MAYOR’S LETTER: Sooke delivers on helping the homeless

MAYOR’S LETTER: Sooke delivers on helping the homeless

But there’s been a few hiccups along the way, says mayor

Maja Tait | District of Sooke mayor

Sooke is an exceptional community.

Like everywhere else, however, we have our share of domestic violence, crime, and challenges related to addiction and mental health. I’m proud that Sooke meets these challenges head-on with as much compassion, planning, and care as is realistically possible.

During this pandemic, we all have been asked to establish a “new normal.” Fear and uncertainly could have stopped us. Yet here we are in July entering Phase 3 of the B.C. Restart Plan and doing our best to follow the provincial health officer’s directives to minimize the clear and present danger of a second wave striking like a tsunami in the fall.

One of our biggest challenges as a district has been to meet Dr. Bonnie Henry’s request that local governments find a safe and secure indoor shelter for the unhoused.

Long before the pandemic, the district had been thinking outside the box in forging new relationships with community partners and leveraging existing ones to find solutions that work for everyone.

In the fall of 2017, I hosted a gathering at the Sooke Municipal Hall to forge a path forward with key stakeholders, including members of our homeless population.

This gathering resulted in the district assigning a coordinating role to the Sooke Region Community Health Network. Asked to step up big-time in March, SRCHN has done fantastic work alongside B.C. Ministry of Municipal Affairs and Housing, the Sooke Shelter Society, the Sooke Food Bank, and other support groups in working with our homeless population.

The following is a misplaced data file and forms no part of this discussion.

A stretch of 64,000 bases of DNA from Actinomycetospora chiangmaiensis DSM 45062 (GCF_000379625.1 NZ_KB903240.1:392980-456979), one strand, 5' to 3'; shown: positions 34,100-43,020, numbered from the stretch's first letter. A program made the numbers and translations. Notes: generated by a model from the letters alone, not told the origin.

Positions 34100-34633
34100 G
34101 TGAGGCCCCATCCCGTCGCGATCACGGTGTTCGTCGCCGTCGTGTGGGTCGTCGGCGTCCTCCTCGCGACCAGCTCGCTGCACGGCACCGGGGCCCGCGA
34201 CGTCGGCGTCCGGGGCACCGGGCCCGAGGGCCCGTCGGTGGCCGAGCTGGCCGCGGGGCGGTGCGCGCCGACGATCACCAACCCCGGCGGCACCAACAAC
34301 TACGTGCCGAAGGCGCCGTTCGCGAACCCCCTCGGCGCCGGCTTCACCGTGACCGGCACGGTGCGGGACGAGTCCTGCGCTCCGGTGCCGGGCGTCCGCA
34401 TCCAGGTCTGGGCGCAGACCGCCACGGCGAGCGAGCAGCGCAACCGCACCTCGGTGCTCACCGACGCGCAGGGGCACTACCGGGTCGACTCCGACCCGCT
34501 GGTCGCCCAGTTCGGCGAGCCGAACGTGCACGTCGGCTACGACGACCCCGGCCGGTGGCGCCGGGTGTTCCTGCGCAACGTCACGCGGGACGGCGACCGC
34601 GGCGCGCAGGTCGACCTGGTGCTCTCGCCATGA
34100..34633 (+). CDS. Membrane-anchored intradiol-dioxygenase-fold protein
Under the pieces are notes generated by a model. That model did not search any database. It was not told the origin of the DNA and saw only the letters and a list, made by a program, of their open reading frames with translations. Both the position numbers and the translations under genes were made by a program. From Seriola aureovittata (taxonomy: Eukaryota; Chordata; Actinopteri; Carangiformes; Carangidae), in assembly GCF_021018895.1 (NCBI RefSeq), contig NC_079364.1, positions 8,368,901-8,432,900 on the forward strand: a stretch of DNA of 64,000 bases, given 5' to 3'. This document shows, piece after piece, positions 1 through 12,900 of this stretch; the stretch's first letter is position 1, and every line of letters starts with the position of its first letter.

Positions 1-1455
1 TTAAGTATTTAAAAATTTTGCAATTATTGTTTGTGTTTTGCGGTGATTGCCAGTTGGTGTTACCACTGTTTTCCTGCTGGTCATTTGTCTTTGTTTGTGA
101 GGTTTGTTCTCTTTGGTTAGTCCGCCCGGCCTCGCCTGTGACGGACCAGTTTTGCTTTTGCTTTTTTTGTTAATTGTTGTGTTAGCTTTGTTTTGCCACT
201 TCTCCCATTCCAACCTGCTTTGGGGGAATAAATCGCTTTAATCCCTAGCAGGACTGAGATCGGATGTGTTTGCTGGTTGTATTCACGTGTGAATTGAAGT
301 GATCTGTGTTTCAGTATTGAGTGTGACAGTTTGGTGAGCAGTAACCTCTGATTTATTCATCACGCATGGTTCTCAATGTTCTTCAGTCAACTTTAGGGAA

Despite a few hiccups, the SEAPARC shelter solution worked exceptionally well for two months.

Now we have secured another short-term indoor shelter for approximately 17 campers – the majority of them part of the bubble that formed at our recreation centre and moved, of their own volition and without notice as is their right under the Canadian Charter of Rights and Freedoms, to Ed Macgregor Park when shelter beds are unavailable.

The district, the RCMP, SRCHN, and B.C. Housing have all responded quickly and professionally to the changing scenario. Located on a private piece of land, the new space is currently being renovated before the anticipated July 20 move-in. Every person will get their bed and have access to washroom facilities.

Predictably enough, “fake news” has been circulating locally. The residents were not “kicked out” of SEAPARC; they had to move on because the recreation centre was slowly reopening. Nobody, not once, considered moving campers into Broomhill Playground Park. There has been no influx of the homeless from elsewhere, and we’ve worked exclusively with our homeless population. B.C. Housing is covering all costs with not a penny coming from municipal taxes.

This process has been “Made in Sooke, for Sooke, by Sooke.”

Frankly, I’m amazed, moved, and, as I said at the outset, truly proud of what’s been accomplished to date. We in Sooke have big hearts, and we take care of our own. If you have further concerns and questions, please contact the Sooke Municipal Hall or read the updates and detailed FAQ answers at


Maja Tait is the District of Sooke mayor.

Sooke council

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